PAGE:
Answering the Question: “Do We Become Angels?”

“Do we become angels when we die?”

The short answer is “no.” But in this article I want to explore not only the answer, but how the answer should be given.

A common misconception about human life is that when we die we become angels. You can see this play out in famous movies like It’s a Wonderful Life, where Clarence is a deceased man who is earning his wings as a guardian angel. You can understand the confusion since we believe angels are spiritual beings in heaven and at death our spiritual souls go to live in heaven.

However, we do not become angels when we die.

Angels are a different species from human beings. In the same way, dogs are a different species than us. When a dog dies, it does not become a man. When a man dies, he does not become an angel. This would change each being’s essential nature.

Like the angels, human beings have a spiritual nature in our rational soul. But we are, by definition, body and soul together. Part of what makes us essential human is that we are a unity of soul and body. The angels are spiritual beings without bodies. It is true that in the Bible, angels can take bodily form. We see this when Raphael comes to visit Tobiah or when Gabriel speaks to the Virgin Mary. But in these cases, the body is not the same as our bodies. With us, there is a unity between our body and our souls. If I were to drop a heavy box on your iPhone, you may say “You hurt my iPhone. You iPhone is something you own, but it is not a part of you. If I drop that same heavy box on your big toe, you may say “You hurt my big toe.” But you may also say “You hurt me.” You are essentially connected to your body. With the angels, their bodily manifestations are not necessarily like that. That can be akin to putting on a costume to play the part of a man without being a man.

To be clear, I am not defining the relationship between the spiritual angel and the manifestation of their bodies in Scripture. That is something too complex for this article. My point only is that these embodiments from the Bible are not like how human beings are embodied.

When we die, we do not become angels because we do not change species. Again, we are like the angels in that we will have a purely spiritual existence in heaven. But unlike the angels, we are not complete in this state. This is why at the end of the world, there will be a resurrection of the body. Here we will become like Christ and have a glorified body for all eternity and will be fully human again.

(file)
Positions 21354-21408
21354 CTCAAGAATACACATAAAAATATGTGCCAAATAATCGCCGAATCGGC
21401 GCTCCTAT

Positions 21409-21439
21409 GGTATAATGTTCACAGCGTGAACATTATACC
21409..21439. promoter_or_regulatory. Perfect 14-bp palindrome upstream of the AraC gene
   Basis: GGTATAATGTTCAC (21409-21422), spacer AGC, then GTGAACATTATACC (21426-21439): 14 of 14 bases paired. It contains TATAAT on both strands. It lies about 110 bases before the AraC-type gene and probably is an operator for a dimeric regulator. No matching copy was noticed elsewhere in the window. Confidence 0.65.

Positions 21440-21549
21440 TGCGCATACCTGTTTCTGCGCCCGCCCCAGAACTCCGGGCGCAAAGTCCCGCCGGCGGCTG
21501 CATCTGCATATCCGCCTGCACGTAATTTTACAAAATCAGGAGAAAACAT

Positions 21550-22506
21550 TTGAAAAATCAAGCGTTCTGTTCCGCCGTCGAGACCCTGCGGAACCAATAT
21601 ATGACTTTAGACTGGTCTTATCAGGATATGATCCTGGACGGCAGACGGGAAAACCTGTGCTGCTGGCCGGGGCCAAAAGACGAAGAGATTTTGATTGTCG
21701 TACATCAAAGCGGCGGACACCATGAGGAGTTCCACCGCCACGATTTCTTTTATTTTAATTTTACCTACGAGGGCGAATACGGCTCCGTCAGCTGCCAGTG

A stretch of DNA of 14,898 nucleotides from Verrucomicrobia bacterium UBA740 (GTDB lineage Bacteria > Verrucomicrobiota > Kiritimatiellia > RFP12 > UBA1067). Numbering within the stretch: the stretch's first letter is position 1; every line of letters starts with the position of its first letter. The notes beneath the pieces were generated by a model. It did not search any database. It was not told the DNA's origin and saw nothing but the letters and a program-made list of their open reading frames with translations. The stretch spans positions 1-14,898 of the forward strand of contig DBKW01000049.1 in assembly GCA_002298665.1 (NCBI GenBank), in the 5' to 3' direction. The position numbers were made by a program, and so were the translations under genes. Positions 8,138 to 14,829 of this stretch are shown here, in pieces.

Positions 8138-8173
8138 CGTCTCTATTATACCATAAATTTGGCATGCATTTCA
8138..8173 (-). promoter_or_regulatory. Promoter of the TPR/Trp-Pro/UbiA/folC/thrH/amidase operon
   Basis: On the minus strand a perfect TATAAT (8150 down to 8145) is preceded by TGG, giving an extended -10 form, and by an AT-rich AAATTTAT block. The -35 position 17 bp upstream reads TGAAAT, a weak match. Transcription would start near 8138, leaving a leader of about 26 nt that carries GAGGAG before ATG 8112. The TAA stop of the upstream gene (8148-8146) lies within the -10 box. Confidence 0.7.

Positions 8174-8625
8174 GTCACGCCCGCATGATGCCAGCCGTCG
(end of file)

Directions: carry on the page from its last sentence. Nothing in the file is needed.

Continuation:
Now, having made the case very theologically clear here, I want to also say that when answering this question to someone who is still learning the faith, that you should be careful.

Even though the idea of humans becoming angels is not something that has ever been taught by the Church, there is a strong impression that this has always been taught. Be careful how you undermine what someone thinks is an essential belief, even if that belief is incorrect. Breaking down a belief that someone thought was essential and foundational may cause great uncertainty in other areas of the faith. To be sure, we need to make the correction, but be sure to give the issue its proper time and care.

Another reason to take care here is a relational one. I have found that when this topic comes up in class, I will usually have a student say something like this: “When my grandma died, my mom told me that she became my guardian angel, looking out for me. Is that not true?”

Again, be very careful how you answer. A person’s whole understanding of the communion of saints can be shaken if not handled correctly. This is especially true when someone they love is taken from them. Many young people today struggle with the belief of a life beyond this one. If they get the feeling that they have been lied to, this could prove a true stumbling block.

In a situation like this, I say something like this:

“What is it that a guardian angel does? A guardian angel watches over you from heaven. A guardian angel prays for you and intercedes for you before God. You guardian angel loves you and brings down graces from heaven in your life. All of those things that a guardian angel does, I’m sure you grandma is doing right now. So when you mom said that she became your guardian angel, it means that your grandma will do all of those things: she watches over you, guards you, and prays for you. My own mom passed a few years ago, and I know she is in heaven acting like an angel on my behalf.”

This is said all the while making the theological distinction between angels and humans without losing the spiritual consolation of our deceased loved ones still looking out for us.

Always remember that while it is very important to be theologically correct, it is also important to explain these truths in a way that people can understand.

Copyright 2021, WL Grayson

W.L. Grayson

W.L. Grayson

I am a devoutly Catholic theology teacher who loves a popular culture that often, quite frankly, hates me. I grew up absorbing every movie, TV show, comic book, science fiction novel, etc. I could find. As of today I’ve watched over 2100 movies and tv shows. They take up a huge part of my life. I don’t know that this is a good thing, but it has given me a common vocabulary to draw from in order to illustrate whatever theological point I make in class. I’ve used American Pie the song to explain the Book of Revelation (I’ll post on this some time later) and American Pie the movie to help explain Eucharist (don’t ask). The point is that the popular culture is popular for a reason. It is woven into the fabric of our lives and imaginations, for good or ill. In this blog I will attempt to bring together the things of heaven with the things of earth. Of course this goal may be too lofty for someone like me.

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